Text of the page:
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Art and Nature

A solitary walk along the path. The air, not too warm to make a jacket uncomfortable but not too cool, with moments of walking in sunshine like a warm hug. A purpose for the walk---one that invites presence, attention and slowness.

double oak road trail at American Chestnut Land Trust

This photo is along the Double Oak Road Trail at the American Chestnut Land Trust (ACLT) in Calvert County, Maryland. ACLT provides free access to 22 miles of trails across a 3,400 acre preserve, plus many other programs. I signed up for the "Art for All Seasons" event for artists, which is what they are calling "plein air with a twist". Artworks have to be started at ACLT but can be completed in studio and goes through winter, spring, summer and fall with an exhibition of all the participating artists' works Sept. 28-Oct. 13 at the Annmarie Sculpture Garden & Arts Center. I have not done plein air painting before, but this "with a twist" is a great fit.

Noticing Nature's Art

When one goes on a hike, I'd like to think we're all paying attention to nature that surrounds us---hearing the birds sing and the leaves rustle, smelling the damp ground and the plants, feeling the wild air around us and our body's reaction to the exercise and natural world. But going on a hike with the intent of drawing or painting what you encounter, that brings another layer of paying attention. There's a whole host of quotes by artists and creatives conveying that art is about learning to see. I invite you to Google "art is learning how to see quote" for some wonderful quotes and inspiration. This one stood out to me:

"Learning to draw is really a matter of learning to see -- to see correctly-- and that means a good deal more than merely looking with the eye." -Kimon Nicolaides
yellow flowers in the woods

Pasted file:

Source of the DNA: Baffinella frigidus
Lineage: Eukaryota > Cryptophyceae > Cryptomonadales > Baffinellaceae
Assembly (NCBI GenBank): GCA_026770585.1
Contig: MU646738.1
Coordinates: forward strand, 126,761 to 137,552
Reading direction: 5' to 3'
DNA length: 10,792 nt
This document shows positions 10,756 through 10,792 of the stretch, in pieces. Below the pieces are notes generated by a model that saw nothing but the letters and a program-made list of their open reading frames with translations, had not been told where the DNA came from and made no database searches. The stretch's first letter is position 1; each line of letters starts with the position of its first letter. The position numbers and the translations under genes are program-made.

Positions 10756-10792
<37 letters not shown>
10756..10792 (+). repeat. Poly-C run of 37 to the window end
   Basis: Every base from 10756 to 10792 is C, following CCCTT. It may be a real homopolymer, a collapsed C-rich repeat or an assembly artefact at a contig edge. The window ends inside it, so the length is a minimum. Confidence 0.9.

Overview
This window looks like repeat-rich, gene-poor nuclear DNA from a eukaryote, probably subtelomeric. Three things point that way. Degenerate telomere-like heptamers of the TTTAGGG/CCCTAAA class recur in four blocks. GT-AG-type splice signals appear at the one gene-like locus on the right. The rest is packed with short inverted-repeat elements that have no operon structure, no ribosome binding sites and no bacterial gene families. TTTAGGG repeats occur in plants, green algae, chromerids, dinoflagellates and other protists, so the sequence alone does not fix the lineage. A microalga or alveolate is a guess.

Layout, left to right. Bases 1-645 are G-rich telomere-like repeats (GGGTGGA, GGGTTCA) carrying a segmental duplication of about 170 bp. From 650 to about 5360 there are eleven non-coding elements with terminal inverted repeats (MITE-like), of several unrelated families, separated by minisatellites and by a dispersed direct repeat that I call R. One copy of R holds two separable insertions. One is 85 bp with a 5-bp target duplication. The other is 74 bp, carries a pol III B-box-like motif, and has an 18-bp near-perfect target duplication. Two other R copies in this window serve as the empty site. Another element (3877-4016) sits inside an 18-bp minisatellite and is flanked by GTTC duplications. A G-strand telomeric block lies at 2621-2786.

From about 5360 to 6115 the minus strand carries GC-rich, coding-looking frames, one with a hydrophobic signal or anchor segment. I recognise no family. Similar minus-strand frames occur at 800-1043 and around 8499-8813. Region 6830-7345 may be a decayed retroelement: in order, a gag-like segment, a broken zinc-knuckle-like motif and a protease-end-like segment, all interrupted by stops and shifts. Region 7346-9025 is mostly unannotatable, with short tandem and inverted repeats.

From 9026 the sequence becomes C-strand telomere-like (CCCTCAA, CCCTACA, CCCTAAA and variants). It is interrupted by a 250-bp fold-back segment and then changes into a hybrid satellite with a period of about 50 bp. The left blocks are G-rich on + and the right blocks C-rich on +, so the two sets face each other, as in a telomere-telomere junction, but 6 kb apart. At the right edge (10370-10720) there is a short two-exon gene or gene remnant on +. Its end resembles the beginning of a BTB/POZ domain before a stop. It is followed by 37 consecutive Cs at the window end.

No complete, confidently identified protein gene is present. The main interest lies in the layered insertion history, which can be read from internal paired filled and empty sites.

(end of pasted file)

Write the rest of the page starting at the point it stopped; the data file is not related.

An early March hike showing the first signs of Spring.

metal gate along hiking path in the woods

I packed a backpack with water, a collapsable stool, and drawing supplies, and set out on a walk to draw what inspired me.

person sitting and drawing in the woods

drawing landscape scene with canoes

Connection to Creation

There are two distinct scenarios that I remember where I have felt a profound connection to God. One was on a hike at the Wichita Mountains at the end of a trail where there was a moment of overwhelming stillness standing on a large rock---no wind, no sound. I don't know how long we stood there or what my husband was doing, but I have kept the memory of that feeling of joy and connectedness.

The other has happened multiple times while painting outdoor murals. Usually, it's when I'm high off the ground on scaffolding or in a lift. I have this feeling of profound happiness and contentment---like in that moment I am the most in tune with the creative force of beyond, what I call God.

In a Richard Rohr's Daily Meditations email from last week, this statement really struck me: " for Franciscan theologians and philosophers is the ultimate and most intimate knowing of God, another name for God, the name for God." (read full meditation here.)

Art and nature are where I find the most meaning and where I find beauty. Is my painting of canoes life changing? Nope. But ever so slowly, I'm learning to settle into the realization that leaning in to what feels meaningful and where I feel I am the most "me" is the best way I can be connected to the creative force of life.

painting of canoes by a creek
"Early March Canoes" | acrylic on paper | 12x16 framed to 16x20
painting of fungi on tree limb in forest
"Funky Fungi" | acrylic on paper | 7x11 framed to 12x18

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Katie~ love your "Early March Canoes" What a great one for this series! Reading your words was so inspiring.

*** Plus, now I need to head back to the Wichita Mtns once more!

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Thank you! ❤️


Mar 16

Katie, I enjoyed your article very much. Someday you will be a great artist. Love Nunner


Excellent post! I very much enjoyed reading this. ❤️

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Thank you! ❤️

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